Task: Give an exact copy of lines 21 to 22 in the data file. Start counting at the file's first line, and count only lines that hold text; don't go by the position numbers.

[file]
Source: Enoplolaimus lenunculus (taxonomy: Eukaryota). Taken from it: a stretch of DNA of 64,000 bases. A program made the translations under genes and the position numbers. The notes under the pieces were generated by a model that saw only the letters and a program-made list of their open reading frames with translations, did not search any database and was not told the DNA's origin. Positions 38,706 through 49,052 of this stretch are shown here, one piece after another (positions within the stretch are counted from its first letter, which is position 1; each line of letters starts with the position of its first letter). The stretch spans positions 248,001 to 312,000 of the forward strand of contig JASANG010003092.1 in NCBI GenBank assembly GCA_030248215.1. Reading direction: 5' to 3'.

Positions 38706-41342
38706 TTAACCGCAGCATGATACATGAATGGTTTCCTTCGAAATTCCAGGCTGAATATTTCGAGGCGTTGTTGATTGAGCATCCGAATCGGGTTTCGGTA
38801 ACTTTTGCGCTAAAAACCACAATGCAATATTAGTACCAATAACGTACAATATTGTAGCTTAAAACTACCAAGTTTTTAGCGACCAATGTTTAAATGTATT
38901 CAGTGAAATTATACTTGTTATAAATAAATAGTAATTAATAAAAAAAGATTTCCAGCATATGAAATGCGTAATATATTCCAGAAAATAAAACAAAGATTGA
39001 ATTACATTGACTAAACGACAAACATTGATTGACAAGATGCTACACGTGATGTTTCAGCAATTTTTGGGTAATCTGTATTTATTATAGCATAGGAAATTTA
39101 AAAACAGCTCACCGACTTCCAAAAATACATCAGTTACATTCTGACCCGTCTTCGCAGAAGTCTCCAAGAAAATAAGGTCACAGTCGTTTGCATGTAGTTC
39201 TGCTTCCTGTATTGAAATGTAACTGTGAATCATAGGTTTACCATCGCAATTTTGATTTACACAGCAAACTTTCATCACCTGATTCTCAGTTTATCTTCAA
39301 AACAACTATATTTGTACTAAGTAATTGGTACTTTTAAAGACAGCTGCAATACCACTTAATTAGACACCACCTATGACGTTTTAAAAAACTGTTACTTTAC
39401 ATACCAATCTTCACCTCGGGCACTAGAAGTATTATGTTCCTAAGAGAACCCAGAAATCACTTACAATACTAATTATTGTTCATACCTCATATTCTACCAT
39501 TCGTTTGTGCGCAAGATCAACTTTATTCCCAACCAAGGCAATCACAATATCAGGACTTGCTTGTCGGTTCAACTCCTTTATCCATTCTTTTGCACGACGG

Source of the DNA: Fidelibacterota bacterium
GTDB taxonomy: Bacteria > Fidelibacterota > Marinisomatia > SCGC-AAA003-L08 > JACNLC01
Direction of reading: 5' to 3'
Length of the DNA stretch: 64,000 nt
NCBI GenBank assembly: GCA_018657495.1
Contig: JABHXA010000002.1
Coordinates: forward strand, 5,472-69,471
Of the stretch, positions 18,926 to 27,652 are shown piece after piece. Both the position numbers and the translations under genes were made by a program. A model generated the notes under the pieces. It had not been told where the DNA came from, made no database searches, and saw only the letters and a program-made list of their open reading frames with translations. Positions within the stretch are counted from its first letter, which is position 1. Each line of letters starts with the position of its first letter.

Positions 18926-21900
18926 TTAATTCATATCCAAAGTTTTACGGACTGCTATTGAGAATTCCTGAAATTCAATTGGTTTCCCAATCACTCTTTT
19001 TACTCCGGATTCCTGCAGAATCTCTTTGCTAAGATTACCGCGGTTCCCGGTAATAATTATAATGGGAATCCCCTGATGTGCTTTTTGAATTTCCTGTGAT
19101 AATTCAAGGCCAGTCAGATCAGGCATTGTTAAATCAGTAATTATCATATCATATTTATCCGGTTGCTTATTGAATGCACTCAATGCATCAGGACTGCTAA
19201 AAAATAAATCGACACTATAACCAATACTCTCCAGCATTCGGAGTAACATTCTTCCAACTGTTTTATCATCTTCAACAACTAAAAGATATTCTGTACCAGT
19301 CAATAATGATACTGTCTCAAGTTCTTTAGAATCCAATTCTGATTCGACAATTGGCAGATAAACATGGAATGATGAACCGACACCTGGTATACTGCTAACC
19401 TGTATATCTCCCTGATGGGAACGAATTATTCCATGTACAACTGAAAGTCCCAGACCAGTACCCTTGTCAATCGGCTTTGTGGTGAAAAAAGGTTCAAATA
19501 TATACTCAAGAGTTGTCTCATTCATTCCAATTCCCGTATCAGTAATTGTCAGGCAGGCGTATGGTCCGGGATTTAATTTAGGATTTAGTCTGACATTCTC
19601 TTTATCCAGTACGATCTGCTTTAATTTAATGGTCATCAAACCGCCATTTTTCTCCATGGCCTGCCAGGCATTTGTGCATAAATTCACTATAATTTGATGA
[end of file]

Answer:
18926 TTAATTCATATCCAAAGTTTTACGGACTGCTATTGAGAATTCCTGAAATTCAATTGGTTTCCCAATCACTCTTTT
19001 TACTCCGGATTCCTGCAGAATCTCTTTGCTAAGATTACCGCGGTTCCCGGTAATAATTATAATGGGAATCCCCTGATGTGCTTTTTGAATTTCCTGTGAT